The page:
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No, no, no: Contractors are NOT your salvation

Anyone saying “redundancies are inevitable for games industry companies” should never be allowed to run a studio. Ditto for the raving loons who think everyone should be hired as contractors instead.

I was pointed at this by Nicholas Lovell’s wholehearted supporting tweet, reminding me that Nicholas is a finance guy, not a game developer:

“If you’re a work-for-hire/self-funded studio working for little profit who employs 100% of your staff on a permanent basis then expect redundancies at the end of every project and or the business completely failing.”

No. If you’re in that situation *you don’t deserve to be in business*. Contractors are no solution here at all: your “solution” is to *raise income*. Making games is not a box-shifting industry, it’s a creative industry. The ONLY way this works is to charge high prices, because you can never directly control creative-cost.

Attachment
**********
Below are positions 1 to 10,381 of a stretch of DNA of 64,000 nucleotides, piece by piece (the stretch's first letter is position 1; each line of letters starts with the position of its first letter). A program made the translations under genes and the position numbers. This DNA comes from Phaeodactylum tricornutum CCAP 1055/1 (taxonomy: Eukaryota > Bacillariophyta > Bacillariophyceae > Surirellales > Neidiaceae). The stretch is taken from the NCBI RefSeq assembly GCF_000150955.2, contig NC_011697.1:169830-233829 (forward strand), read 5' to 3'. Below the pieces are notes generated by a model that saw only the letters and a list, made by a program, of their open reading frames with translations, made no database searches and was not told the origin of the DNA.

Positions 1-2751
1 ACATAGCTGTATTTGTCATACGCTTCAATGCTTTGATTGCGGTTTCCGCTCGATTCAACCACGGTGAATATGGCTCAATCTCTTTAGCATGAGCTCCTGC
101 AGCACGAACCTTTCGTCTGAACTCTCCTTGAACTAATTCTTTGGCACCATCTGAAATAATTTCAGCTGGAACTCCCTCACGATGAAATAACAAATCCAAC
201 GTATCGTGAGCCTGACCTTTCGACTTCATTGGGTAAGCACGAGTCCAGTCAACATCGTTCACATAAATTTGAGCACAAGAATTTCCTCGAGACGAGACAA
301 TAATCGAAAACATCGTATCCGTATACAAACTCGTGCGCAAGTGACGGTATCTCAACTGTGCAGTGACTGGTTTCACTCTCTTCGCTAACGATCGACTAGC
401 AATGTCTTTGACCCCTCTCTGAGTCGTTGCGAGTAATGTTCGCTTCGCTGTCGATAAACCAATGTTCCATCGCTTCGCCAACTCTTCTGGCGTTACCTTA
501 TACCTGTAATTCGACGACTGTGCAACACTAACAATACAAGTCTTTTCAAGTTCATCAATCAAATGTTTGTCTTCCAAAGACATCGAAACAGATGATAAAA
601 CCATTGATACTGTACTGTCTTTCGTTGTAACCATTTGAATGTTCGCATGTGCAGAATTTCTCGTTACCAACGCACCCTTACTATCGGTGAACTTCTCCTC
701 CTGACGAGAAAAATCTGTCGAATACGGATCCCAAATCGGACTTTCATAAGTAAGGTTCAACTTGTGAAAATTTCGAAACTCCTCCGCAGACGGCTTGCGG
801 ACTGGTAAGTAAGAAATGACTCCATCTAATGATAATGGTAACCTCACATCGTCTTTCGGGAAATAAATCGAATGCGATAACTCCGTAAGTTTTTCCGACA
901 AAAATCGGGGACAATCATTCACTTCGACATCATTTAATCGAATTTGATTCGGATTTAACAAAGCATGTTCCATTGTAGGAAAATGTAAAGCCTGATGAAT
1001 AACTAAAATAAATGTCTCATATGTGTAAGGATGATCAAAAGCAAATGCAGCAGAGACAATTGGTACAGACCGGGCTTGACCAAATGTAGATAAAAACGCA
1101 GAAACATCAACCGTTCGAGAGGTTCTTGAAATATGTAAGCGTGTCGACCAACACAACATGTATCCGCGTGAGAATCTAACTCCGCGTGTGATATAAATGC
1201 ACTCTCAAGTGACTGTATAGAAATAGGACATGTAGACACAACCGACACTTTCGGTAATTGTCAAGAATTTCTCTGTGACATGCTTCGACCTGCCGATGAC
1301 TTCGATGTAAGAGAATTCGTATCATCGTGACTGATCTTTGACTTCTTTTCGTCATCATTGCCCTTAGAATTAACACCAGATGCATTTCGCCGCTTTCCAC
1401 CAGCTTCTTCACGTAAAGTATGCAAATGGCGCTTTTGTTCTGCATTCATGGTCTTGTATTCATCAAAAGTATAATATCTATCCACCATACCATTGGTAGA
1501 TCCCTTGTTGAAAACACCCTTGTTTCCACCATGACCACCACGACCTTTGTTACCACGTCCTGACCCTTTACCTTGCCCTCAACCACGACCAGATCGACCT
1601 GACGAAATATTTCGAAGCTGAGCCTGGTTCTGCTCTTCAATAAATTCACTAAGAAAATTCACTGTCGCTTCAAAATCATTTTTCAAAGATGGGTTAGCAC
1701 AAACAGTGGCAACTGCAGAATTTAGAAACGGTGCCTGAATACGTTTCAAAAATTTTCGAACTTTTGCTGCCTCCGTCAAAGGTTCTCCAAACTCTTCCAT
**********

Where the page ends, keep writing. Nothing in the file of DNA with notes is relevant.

This has absolutely NOTHING to do with “Cyclical business” and “Core teams” and “Contractor flexibility” – those are the terms of idiots who think it’s reasonable to run a business as if it were a hobby, always on the brink of bankruptcy. You’ll go the way of Woolworths et al – and you damn well deserve it.

A healthy, profitable, creative business not only ALWAYS runs at less than 100% staff efficiency, it positively THRIVES on it. The open secret of successful creative industries is that you pay someone’s salary just to get them in the door and to keep them content … so you can reap the rewards by being the one to exploit the new IP that – randomly, spontaneously – flows out of them.

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